What are you talking about, you've probably never worked on 5 cars in your
life. On most front wheel drive cars they give you about 1.5 hours in the
labour books just to change the plugs, where-as for RWD they give you about
half that. Nobody likes to work on FWD vehicles, they're way too cramped no
matter the car. Ask any mechanic, or anybody who actually has worked on
more than a handful of vehicles. Why do you think they invented the
cab-forward tranny for FWD vehicles? To make it harder to work on?Explain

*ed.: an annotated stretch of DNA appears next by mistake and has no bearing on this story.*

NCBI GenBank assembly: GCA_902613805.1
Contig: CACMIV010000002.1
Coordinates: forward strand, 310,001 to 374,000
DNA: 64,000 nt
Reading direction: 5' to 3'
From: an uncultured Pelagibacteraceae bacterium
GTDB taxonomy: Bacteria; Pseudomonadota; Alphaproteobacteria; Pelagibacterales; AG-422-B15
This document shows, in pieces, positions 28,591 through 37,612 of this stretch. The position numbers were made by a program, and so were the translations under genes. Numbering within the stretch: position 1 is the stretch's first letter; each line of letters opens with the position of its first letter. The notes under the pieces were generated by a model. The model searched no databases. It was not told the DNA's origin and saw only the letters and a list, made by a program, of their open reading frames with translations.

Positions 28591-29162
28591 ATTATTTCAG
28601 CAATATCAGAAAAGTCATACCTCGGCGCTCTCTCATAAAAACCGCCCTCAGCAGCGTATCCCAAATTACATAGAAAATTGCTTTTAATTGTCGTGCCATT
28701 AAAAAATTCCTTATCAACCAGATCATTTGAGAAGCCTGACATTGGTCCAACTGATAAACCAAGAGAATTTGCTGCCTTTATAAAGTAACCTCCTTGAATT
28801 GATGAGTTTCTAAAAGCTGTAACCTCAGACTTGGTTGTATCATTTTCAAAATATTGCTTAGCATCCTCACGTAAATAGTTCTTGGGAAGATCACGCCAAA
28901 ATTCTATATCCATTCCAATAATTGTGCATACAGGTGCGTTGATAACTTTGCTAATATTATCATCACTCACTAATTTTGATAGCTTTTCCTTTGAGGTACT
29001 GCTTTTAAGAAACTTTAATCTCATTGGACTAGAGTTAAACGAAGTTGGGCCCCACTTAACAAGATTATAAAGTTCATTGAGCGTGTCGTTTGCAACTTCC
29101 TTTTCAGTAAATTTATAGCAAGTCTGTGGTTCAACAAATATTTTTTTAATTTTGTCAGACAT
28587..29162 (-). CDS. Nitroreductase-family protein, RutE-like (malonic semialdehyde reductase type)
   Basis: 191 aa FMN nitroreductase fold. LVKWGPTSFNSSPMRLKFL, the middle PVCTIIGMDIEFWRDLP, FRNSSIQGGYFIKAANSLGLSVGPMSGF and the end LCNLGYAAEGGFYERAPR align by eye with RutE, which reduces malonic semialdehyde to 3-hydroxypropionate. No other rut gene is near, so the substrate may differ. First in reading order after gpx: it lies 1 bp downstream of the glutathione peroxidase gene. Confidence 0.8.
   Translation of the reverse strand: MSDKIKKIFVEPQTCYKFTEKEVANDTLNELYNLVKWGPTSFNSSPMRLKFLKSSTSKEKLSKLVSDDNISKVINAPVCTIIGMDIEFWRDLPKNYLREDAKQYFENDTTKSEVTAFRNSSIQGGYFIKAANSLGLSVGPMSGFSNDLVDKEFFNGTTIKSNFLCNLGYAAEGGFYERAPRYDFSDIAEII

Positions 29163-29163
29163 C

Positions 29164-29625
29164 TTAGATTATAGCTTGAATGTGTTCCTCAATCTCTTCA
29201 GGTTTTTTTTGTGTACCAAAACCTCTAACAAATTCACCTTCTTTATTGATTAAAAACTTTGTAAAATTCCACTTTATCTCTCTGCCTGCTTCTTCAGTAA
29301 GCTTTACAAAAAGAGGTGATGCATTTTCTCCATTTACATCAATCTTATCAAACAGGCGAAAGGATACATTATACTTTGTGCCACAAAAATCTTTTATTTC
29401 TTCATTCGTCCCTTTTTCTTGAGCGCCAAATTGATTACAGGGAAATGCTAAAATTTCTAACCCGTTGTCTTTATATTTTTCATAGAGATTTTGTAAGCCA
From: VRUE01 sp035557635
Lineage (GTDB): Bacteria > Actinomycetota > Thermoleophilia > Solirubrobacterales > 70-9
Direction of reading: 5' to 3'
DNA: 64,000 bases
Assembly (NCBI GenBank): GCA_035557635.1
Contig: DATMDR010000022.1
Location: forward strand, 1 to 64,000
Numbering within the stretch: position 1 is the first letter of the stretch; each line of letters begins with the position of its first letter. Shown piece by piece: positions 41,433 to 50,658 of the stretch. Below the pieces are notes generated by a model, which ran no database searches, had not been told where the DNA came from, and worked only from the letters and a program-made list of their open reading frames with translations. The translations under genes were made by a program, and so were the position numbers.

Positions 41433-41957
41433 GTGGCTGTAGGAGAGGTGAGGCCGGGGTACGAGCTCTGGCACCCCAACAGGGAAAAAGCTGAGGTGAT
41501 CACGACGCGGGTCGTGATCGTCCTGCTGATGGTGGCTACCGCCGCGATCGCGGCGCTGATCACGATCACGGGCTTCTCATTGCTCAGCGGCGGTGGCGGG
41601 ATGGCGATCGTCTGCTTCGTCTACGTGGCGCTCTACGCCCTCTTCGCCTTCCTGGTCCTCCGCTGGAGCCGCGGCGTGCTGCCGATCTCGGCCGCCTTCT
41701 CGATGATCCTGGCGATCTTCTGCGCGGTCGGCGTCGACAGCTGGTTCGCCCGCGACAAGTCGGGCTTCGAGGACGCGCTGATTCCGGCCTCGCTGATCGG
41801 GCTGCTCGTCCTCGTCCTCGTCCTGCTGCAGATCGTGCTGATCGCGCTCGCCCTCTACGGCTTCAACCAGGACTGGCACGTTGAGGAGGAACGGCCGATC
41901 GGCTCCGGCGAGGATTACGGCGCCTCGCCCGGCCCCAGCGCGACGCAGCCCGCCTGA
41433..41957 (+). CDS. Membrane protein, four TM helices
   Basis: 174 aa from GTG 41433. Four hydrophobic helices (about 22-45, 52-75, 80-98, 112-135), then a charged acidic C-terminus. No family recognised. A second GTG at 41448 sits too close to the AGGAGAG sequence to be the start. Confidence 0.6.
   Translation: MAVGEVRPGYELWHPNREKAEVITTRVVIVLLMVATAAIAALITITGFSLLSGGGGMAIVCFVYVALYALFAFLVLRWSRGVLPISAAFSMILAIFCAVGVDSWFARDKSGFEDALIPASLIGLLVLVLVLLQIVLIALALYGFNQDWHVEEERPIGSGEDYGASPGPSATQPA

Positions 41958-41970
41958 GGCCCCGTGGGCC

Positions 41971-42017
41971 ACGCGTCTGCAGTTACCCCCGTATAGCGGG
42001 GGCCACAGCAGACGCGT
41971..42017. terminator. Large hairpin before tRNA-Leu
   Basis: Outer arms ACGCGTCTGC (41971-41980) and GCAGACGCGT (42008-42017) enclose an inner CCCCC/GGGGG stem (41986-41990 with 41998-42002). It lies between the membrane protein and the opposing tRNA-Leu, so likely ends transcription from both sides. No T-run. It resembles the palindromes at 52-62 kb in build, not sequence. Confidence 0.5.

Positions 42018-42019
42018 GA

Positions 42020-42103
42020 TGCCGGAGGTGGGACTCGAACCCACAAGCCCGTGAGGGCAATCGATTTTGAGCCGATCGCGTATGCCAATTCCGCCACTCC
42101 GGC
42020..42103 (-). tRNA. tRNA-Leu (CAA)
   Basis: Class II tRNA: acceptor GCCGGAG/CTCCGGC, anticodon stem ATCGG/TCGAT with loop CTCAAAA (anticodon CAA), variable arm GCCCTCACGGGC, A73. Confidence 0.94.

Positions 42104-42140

how it's easier, how is it easier to reach between a firewall and the block
vs. reaching over the fender to.. change the plugs, take off the head,
change the timing belt/chain. Explain. Because my 5 co-workers would
strongly disagree with you, and they have at least 40 years experience
under their belts.
And just to tell you, I've owned 3 different FWD vehicles, and 4 different motors, 2 3800's series 1 and 2 2.8/3.1. My family owns 15 vehicles, I maintain most of them, we own a 70 demon, 426 challenger, 91 dakota, 96 Ram 1/2 ton, 03 Mustang Centenial for RWD vehicles, and those are all twice as easy as any FWD vehicle we own. Get some experience before you make a comment like that.
How would using a longer socket and an extension help with a FWD vehicle? You want the shortest socket possible.